Excerpt from Spiritual Classics

Med­i­ta­tion

Med­i­ta­tion” is anoth­er word… peo­ple often use about prayer. But Chris­t­ian med­i­ta­tion must not be con­fused with yoga, East­ern med­i­ta­tion or tran­scen­den­tal med­i­ta­tion. For, unlike these dis­ci­plines, Chris­t­ian med­i­ta­tion has noth­ing to do with emp­ty­ing our minds. Chris­t­ian med­i­ta­tion engages every part of us — our mind, our emo­tions, our imag­i­na­tion, our cre­ativ­i­ty and, supreme­ly, our will.

As Arch­bish­op Antho­ny Bloom puts it, Med­i­ta­tion is a piece of straight think­ing under God’s guid­ance.” Yet it is not the same as an aca­d­e­m­ic study of the Scrip­tures. This becomes clear when we lis­ten to the Psalmist describ­ing his prac­tice of meditation. 

On my bed I think of you,
I med­i­tate on you all night long… (Ps. 63:6; JB [Jerusalem Bible])

The word for med­i­tate” which is used here means to mut­ter” or to mur­mur per­sis­tent­ly,” repeat­ing the same words over and over again. In Psalm 119, the Psalmist uses a dif­fer­ent word when he refers to meditation.

I mean to med­i­tate on your pre­cepts
And to con­cen­trate on your paths. (Ps. 119:15; JB)

Though princes put me on tri­al,
your ser­vant will med­i­tate on your statutes. (Ps. 119:23; JB)

I stretch out my hands to your beloved com­mand­ments,
I med­i­tate on your statutes. (Ps. 119:48JB)

The word he uses in these vers­es means to muse,” to pon­der,” to reflect,” to con­sid­er.” In oth­er words, Chris­t­ian med­i­ta­tion involves, not empti­ness, but full­ness. It means being atten­tive to God. The pur­pose of this atten­tive­ness, this reflect­ing and this pon­der­ing is, among oth­er things, to see our­selves in the light of God’s revealed word — just as Jesus weighed each of Satan’s sub­tle temp­ta­tions against the teach­ing of the Old Testament.

We med­i­tate to give God’s words the oppor­tu­ni­ty to pen­e­trate, not just our minds, but our emo­tions — the places where we hurt — and our will — the place where we make choic­es and deci­sions. We med­i­tate to encounter the Liv­ing Word, Jesus him­self. We med­i­tate so that every part of our being, our thoughts and our affec­tions and our ambi­tions, are turned to face and hon­or and glo­ri­fy him. Yet anoth­er rea­son for learn­ing to med­i­tate is so that we may become con­ver­sant with the will of God…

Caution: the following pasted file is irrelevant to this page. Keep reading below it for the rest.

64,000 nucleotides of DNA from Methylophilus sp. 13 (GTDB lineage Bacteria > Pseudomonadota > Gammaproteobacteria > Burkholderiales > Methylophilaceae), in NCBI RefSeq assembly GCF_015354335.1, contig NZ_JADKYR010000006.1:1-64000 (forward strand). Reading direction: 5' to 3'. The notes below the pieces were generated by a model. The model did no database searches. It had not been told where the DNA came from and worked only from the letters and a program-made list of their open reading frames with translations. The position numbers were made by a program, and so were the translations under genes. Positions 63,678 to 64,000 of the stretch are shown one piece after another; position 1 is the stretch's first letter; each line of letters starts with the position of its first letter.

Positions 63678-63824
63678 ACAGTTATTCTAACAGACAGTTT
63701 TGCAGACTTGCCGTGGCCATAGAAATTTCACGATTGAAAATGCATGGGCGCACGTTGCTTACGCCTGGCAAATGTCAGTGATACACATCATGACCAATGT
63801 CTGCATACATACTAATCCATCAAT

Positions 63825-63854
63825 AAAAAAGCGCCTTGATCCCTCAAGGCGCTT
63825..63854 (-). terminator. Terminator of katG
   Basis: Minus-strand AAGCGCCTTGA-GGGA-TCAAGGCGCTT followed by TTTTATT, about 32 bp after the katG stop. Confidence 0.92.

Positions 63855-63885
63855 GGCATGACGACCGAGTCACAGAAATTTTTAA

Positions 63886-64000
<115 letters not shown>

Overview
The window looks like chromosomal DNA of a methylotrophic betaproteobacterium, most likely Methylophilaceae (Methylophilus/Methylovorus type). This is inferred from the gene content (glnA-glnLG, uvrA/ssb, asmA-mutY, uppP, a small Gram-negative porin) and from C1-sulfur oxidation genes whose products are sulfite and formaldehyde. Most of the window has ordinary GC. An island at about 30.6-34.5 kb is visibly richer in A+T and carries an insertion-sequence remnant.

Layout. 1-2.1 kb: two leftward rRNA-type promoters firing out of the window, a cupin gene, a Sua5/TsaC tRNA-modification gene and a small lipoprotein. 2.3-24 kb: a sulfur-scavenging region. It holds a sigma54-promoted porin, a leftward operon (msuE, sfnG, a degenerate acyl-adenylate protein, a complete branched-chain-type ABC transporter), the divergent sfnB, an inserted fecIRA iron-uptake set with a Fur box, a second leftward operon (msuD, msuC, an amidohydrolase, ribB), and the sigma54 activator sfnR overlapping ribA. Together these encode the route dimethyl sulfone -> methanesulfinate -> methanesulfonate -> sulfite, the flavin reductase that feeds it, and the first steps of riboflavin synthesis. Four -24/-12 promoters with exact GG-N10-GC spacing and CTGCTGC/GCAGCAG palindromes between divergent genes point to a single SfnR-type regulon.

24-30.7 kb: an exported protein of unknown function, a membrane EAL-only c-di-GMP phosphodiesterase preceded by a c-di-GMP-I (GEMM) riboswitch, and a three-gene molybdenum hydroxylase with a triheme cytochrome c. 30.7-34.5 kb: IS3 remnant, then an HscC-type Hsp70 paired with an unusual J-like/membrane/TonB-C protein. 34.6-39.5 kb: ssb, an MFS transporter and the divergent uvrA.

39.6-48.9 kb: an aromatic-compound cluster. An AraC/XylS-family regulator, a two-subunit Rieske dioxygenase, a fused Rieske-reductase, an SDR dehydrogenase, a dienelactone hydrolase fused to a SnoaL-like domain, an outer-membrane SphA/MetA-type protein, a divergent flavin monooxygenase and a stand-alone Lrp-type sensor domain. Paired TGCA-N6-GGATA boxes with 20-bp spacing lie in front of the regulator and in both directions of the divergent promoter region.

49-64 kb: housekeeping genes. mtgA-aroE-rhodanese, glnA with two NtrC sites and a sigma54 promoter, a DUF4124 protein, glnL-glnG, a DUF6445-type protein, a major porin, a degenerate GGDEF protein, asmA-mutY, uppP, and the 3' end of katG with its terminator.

How to Meditate

We have seen the the Eng­lish word med­i­ta­tion” may be var­i­ous­ly trans­lat­ed by words like mut­ter­ing and mur­mur­ing, reflect­ing and rec­ol­lect­ing, mus­ing and pon­der­ing. With these hid­den mean­ings in mind, it becomes appar­ent that Jesus med­i­tat­ed on the Scrip­tures. He knew the Old Tes­ta­ment so well that he eas­i­ly made the con­nec­tion between bib­li­cal truth and what was hap­pen­ing to him at var­i­ous stages of his life. In Luke 4, three times Satan tries to deflect him from doing God’s work in God’s way; three times he com­bats Satan’s sug­ges­tions by quot­ing Scripture:

The dev­il led him up to a high place and showed him in an instant all the king­doms of the world. And he said to him, I will give you all their author­i­ty and splen­dor; it has been giv­en to me, and I can give it to any­one I want to. If you wor­ship me, it will all be yours.”

Jesus answered, It is writ­ten: Wor­ship the Lord your God and serve him only.’ ” (Luke 3:5 – 8NIV)

Here Jesus is reveal­ing that Deuteron­o­my 6:13 has become so much a part of his think­ing and behav­ing that it auto­mat­i­cal­ly springs to mind and affects his atti­tude when faced with Satan’s sub­tle ploys.

Scrip­ture can sim­i­lar­ly become a part of our make-up if we med­i­tate on it. And the best way to pre­pare to med­i­tate is to respond to the invi­ta­tion God gives us through the Psalmist: Be still, and know that I am God” (Ps. 46:10).

In the still­ness we can shed some of the pres­sures which would pre­vent us receiv­ing God’s Word into the inner­most core of our being. We can focus away from the mun­dane and the every­day and onto God. Such still­ness is to Bible read­ing what prepar­ing the soil is to good farm­ing. Essen­tial for fruitfulness.

When we have become still, if we read a pas­sage of Scrip­ture which we have pre­vi­ous­ly stud­ied or some vers­es which refer to some­thing which is trou­bling us, we may well find that a verse or a phrase or a sen­tence or a pen pic­ture will draw us to itself. If it does, there is no need to read on. Instead, we should stop to reflect and to trea­sure the words, to turn them over and over in our minds, repeat­ing them until the truth which they con­tain trick­les from our head into our hearts.

All our fac­ul­ties can be enlist­ed to help us med­i­tate. The mind enables us to under­stand what the words mean as we read them in con­text. The mem­o­ry helps us recall what we have learned and expe­ri­enced of God’s char­ac­ter and faith­ful­ness in the past. The imag­i­na­tion is a God-giv­en gift which the prophets used to pic­ture the insights God entrust­ed them with and which Jesus used to describe his king­dom. (So he likens his Father to a faith­ful shep­herd, a Mid­dle East­ern house-wife and a lov­ing, Mid­dle East­ern father, Luke 15.) And the emo­tions enable us to iden­ti­fy with the char­ac­ters in the pas­sage we are reading.

Excerpt­ed from Spir­i­tu­al Clas­sics: Select­ed Read­ings on the Twelve Spir­i­tu­al Dis­ci­plines Richard Fos­ter and Emi­lie Grif­fin, Edi­tors. New York: Harper­Collins, 2000.

Originally published December 1999

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